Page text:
I was reading the message boards and sent an update out to my crew that there were a lot of walkers heading to local malls.  By 7 p.m. Friday night, one of my crew e-mailed to suggest that we go to King of Prussia on Saturday and set up a “pit stop” for the walkers.  By 9 p.m. we had a plan and many of our team were on board.  Some of us were bringing candy, others were going to offer foot massages, some were going to do face painting, others were bringing decorations, tables, chairs, etc.  We decided to set up outside of New Balance since they are one of the national sponsors for the 3-Day.

We showed up at 10 ready to go.  The folks at New Balance were so supportive!  Even more of my team showed up than I expected.  We also had someone from another crew team join us.  We set up an awesome “pit stop” with candy, posters for walkers to write messages, face painting (which was a HUGE hit!), foot massages, a photo area where we took team pictures for people with a “thank you” sign so people could use them in their thank you messages, information about breast cancer, stickers, etc.  It was fantastic!  We even raised a bit of money for the cause!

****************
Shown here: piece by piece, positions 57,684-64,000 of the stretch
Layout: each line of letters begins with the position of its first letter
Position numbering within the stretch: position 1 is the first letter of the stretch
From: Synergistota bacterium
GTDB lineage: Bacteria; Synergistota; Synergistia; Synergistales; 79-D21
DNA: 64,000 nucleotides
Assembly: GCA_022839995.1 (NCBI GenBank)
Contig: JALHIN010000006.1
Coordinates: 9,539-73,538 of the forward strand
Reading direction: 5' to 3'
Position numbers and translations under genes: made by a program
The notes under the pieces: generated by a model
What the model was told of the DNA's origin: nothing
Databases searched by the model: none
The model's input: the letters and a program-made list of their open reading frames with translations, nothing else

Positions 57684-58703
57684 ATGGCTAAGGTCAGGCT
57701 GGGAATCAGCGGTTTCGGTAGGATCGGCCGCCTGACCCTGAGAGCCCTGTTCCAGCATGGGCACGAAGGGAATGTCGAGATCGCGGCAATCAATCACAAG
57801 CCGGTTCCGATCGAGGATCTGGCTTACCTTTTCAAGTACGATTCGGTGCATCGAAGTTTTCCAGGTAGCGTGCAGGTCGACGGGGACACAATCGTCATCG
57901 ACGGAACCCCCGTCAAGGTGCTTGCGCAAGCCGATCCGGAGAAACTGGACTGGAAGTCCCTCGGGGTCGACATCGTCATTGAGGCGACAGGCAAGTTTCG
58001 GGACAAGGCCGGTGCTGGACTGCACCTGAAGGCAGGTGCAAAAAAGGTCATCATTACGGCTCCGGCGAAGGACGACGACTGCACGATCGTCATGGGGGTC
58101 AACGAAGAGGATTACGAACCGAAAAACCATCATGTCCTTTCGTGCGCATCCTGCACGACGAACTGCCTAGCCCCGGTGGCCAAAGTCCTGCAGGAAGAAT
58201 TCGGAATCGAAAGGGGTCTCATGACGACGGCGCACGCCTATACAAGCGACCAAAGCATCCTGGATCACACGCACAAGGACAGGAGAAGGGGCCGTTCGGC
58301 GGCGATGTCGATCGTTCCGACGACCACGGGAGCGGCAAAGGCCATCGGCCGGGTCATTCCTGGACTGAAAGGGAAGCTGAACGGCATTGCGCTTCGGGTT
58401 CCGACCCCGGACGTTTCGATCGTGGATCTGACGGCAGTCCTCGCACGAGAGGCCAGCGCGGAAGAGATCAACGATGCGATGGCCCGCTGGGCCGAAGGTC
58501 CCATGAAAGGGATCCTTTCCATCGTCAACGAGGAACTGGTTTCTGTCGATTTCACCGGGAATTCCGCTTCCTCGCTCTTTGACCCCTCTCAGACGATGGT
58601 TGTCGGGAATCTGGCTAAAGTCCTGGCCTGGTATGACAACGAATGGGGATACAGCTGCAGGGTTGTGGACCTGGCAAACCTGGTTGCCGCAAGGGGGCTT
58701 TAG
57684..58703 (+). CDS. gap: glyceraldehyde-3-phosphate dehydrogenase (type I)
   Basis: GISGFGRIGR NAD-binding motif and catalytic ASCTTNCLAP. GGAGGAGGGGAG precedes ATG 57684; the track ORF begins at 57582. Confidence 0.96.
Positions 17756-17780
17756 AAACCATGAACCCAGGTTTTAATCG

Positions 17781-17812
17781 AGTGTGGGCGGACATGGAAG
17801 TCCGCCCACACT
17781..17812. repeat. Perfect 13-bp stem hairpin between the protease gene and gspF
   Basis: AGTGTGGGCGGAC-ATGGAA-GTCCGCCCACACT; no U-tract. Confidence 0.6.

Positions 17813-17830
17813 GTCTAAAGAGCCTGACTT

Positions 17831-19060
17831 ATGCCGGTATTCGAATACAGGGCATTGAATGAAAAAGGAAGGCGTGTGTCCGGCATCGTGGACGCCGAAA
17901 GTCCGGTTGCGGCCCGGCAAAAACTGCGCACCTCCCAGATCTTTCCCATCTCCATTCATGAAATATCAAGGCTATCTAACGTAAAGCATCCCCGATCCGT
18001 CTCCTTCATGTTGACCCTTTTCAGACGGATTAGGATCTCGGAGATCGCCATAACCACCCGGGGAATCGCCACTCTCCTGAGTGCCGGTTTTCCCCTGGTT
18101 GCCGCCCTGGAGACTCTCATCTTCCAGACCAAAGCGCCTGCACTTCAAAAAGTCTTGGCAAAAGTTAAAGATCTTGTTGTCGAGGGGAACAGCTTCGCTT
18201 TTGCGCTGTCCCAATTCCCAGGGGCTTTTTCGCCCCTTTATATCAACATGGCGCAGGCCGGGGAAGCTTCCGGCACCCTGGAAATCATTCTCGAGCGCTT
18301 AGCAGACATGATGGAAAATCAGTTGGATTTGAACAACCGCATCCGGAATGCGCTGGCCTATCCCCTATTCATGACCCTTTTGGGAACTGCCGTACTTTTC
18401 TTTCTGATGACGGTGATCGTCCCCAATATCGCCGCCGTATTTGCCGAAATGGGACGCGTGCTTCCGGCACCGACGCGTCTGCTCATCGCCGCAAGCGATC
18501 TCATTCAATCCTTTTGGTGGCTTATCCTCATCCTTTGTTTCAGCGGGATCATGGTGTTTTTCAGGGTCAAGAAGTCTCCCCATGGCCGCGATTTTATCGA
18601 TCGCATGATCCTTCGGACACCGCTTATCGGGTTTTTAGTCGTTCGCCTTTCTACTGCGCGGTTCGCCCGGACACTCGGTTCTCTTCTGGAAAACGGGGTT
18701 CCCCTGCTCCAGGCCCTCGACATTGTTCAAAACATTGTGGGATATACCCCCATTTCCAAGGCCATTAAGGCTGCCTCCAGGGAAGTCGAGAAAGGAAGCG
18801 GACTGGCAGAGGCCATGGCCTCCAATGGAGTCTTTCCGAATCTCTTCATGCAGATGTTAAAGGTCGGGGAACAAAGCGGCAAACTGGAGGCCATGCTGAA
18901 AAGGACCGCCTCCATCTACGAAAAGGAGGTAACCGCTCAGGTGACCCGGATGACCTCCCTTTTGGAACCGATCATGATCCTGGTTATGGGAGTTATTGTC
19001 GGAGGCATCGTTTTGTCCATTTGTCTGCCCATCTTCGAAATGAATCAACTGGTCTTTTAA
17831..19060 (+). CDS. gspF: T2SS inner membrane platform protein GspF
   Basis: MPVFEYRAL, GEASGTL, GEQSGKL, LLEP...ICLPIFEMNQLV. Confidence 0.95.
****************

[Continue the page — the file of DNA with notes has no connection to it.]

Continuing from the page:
At 1 p.m. there was a large rally outside a store at the other end of the mall from where we were.  We all headed over there.  Turns out there were 600+ walkers!  The 3-Day staff brought in a truck with lunches for everyone.  My team helped distribute the lunches, get people water, etc.  I was joking that I was wondering just how many crew jobs I could do in one weekend.  I was having a blast!  After lunch we went back to our pit-stop until around 4 when things were quieting down at the mall.  I had to get home anyway as my walkers were coming back to stay the night.